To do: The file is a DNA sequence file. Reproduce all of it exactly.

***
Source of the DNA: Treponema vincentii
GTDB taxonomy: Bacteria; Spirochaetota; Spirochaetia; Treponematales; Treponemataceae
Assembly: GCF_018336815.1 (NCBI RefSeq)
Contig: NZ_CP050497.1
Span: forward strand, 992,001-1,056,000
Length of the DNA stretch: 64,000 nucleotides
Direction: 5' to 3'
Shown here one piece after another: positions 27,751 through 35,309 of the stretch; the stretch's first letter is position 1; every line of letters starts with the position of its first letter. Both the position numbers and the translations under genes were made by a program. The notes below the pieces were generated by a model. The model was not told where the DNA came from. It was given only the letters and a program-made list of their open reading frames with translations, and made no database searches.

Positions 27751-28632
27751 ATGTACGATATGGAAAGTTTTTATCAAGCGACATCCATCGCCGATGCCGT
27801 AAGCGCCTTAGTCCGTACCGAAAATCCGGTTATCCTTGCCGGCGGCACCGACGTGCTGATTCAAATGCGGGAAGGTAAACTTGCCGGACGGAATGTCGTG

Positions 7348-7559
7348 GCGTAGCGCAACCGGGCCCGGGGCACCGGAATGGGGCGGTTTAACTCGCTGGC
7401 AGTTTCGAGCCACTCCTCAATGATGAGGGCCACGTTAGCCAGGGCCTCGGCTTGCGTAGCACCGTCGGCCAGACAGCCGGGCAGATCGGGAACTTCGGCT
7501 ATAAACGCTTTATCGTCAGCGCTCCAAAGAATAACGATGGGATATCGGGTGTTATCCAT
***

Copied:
Source of the DNA: Treponema vincentii
GTDB taxonomy: Bacteria; Spirochaetota; Spirochaetia; Treponematales; Treponemataceae
Assembly: GCF_018336815.1 (NCBI RefSeq)
Contig: NZ_CP050497.1
Span: forward strand, 992,001-1,056,000
Length of the DNA stretch: 64,000 nucleotides
Direction: 5' to 3'
Shown here one piece after another: positions 27,751 through 35,309 of the stretch; the stretch's first letter is position 1; every line of letters starts with the position of its first letter. Both the position numbers and the translations under genes were made by a program. The notes below the pieces were generated by a model. The model was not told where the DNA came from. It was given only the letters and a program-made list of their open reading frames with translations, and made no database searches.

Positions 27751-28632
27751 ATGTACGATATGGAAAGTTTTTATCAAGCGACATCCATCGCCGATGCCGT
27801 AAGCGCCTTAGTCCGTACCGAAAATCCGGTTATCCTTGCCGGCGGCACCGACGTGCTGATTCAAATGCGGGAAGGTAAACTTGCCGGACGGAATGTCGTG

Positions 7348-7559
7348 GCGTAGCGCAACCGGGCCCGGGGCACCGGAATGGGGCGGTTTAACTCGCTGGC
7401 AGTTTCGAGCCACTCCTCAATGATGAGGGCCACGTTAGCCAGGGCCTCGGCTTGCGTAGCACCGTCGGCCAGACAGCCGGGCAGATCGGGAACTTCGGCT
7501 ATAAACGCTTTATCGTCAGCGCTCCAAAGAATAACGATGGGATATCGGGTGTTATCCAT